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Last Friday this longtime Pebble fan (and currently a paid Rebble.io user) suddenly found himself in possession of a Fitbit.

You might think that I bought it for curiosity's sake, to see just how much of Pebble's DNA made it into Fibit's second-generation smartwatch. But no, it was the bubbling desire to use my watch to pay for something at somewhere other than Starbucks. That was the justification that got me to my local Best Buy to make a non-wrist-based payment of $299.95 CAD—which, if I recall correctly, was the Canadian list price of a Pebble Time Steel just a few years ago.

If you don't feel like reading any further, I'm going to return it; if you're at all interested in what went wrong, then read on!

The Great

Fitbit Pay worked better than I had hoped. It certainly helps that the credit card from my Canadian bank (RBC) is supported.

Yes, you are encouraged to protect yourself by setting a four-digit PIN to unlock your Versa, but thankfully you don't need to enter it before every wrist-based payment; instead, you're asked to enter your PIN after you've removed it from your wrist and then put it back on again. For me that's exactly the right balance of convenience and security.

The Good

When you buy a Fitbit you're not just getting the device itself; you're buying into an entire platform of software, services and other products/accessories. Fitbit's health tracking seems at least as good as anything else I've seen, and sleep tracking is something that even the Apple Watch can't yet do—although its value for me is a bit dubious. I don't really need a Fibit to tell me that my sleep is suffering because my cat wakes me up every night at 3am demanding to be let out.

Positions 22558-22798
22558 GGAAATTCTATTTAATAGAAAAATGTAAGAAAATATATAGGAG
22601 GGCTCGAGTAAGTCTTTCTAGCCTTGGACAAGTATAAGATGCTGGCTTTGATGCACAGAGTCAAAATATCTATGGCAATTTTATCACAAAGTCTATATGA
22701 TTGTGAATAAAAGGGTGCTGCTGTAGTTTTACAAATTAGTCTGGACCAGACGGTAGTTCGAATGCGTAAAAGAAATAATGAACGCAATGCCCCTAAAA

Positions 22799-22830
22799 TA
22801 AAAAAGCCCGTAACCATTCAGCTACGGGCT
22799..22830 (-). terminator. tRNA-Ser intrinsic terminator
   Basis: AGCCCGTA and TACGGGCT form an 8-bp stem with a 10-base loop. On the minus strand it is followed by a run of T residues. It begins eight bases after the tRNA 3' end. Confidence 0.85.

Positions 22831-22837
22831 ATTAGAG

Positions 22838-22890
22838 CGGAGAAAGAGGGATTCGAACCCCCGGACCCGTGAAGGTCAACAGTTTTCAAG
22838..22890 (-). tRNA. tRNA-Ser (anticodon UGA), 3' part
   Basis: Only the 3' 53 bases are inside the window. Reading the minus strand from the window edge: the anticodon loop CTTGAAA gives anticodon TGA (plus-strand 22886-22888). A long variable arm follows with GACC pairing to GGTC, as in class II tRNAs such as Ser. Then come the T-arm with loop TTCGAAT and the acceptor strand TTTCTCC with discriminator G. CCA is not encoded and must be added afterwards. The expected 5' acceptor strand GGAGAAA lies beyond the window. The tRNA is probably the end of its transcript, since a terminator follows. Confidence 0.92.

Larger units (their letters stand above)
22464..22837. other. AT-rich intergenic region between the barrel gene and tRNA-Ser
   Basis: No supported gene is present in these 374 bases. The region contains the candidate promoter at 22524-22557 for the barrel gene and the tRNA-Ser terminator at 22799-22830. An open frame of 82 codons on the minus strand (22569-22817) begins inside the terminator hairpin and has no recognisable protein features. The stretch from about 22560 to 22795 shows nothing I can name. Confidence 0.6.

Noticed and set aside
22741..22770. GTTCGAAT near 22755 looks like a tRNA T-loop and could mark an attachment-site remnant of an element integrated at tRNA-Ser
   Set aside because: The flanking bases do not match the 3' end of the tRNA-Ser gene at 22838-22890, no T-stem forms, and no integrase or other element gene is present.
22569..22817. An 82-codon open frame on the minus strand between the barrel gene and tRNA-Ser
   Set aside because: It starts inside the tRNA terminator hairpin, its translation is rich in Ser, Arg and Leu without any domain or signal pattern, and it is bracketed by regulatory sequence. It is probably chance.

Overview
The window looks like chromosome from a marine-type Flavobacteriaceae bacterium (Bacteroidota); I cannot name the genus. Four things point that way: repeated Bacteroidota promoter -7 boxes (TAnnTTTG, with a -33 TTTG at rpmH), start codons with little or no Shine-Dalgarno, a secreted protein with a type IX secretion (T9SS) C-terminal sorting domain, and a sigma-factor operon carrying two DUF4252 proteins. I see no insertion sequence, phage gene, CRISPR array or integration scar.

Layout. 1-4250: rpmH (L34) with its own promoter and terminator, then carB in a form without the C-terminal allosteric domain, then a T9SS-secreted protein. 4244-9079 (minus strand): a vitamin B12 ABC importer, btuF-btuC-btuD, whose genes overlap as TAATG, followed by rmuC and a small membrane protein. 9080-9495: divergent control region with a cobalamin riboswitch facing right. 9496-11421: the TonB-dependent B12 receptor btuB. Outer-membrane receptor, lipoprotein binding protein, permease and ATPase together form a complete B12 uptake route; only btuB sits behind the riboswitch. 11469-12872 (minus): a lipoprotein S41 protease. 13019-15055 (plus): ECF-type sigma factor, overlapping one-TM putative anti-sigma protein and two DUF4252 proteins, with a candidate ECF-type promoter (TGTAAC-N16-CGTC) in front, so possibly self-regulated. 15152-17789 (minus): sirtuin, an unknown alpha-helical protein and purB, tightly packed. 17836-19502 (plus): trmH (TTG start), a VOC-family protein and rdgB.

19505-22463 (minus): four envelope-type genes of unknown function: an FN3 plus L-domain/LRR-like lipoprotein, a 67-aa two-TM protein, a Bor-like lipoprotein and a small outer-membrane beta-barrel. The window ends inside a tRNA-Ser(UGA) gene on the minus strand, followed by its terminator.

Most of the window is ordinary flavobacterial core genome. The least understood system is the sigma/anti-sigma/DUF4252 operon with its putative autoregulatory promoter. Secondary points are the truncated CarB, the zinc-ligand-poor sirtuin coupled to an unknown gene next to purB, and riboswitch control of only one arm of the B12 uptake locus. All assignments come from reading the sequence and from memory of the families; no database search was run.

As for the watch itself its build quality is excellent, and I'm especially impressed with the straps. Even if they are somewhat proprietary I do like the lugless design, and I'd certainly consider the purchase of additional first-party leather bands and such from Fibit's online store.

I should also point out that the Versa is surprisingly light on the wrist, possibly a bit lighter than my Pebble Time Steel. And its screen is definitely a quantum leap ahead of the washed-out colours of my PTS. Even in bright sunlight the Versa's screen is easily readable—that is, when it's on. But I'm getting ahead of myself here...

The Not So Good

So the Versa has a square 300 x 300 pixel display instead of a portrait one; I suspect it's because Fitbit wants you to use its built-in coaching app. Imagine trying to do any exercise routine while keeping one wrist immobile opposite your face and you'll hopefully come to the same conclusion as me—that exercising along to an instructional video on a watch is kind of a dumb idea.

More importantly, the Versa does not have an always-on display. The action of raising your wrist lights it up almost every time; when it doesn't you'll have to mash a button or double-tap the screen to see it. And invariably this will happen when your other hand is occupied—like when you're driving or carrying groceries. This is where I started missing my Pebble. A lot.

The Deal-Breaker

I firmly believe that if you're going to call something a smartwatch it had better be able to deliver notifications reliably. This is where the Versa let me down, and let me down hard. I was waiting in a car to pick up my girlfriend and her elderly mother at the entrance of a busy shopping centre; mom's not walking so well these days... Anyway, I completely missed the ping letting me know that they were ready and waiting at the curb, plus the next three messages after that. In my three and a half years as a Pebble user, I can't recall ever having missed a notification in a scenario like that.

Again, my minimum requirement for a smartwatch is to be rock-solid with this most basic of functions; without that, I don't really see how you can call Versa a smartwatch at all. It's a capable fitness tracker, to be sure. And great for tap and pay as well. But with my confidence in notifications shaken, I think I'll be sticking to my Pebbles for the foreseeable future.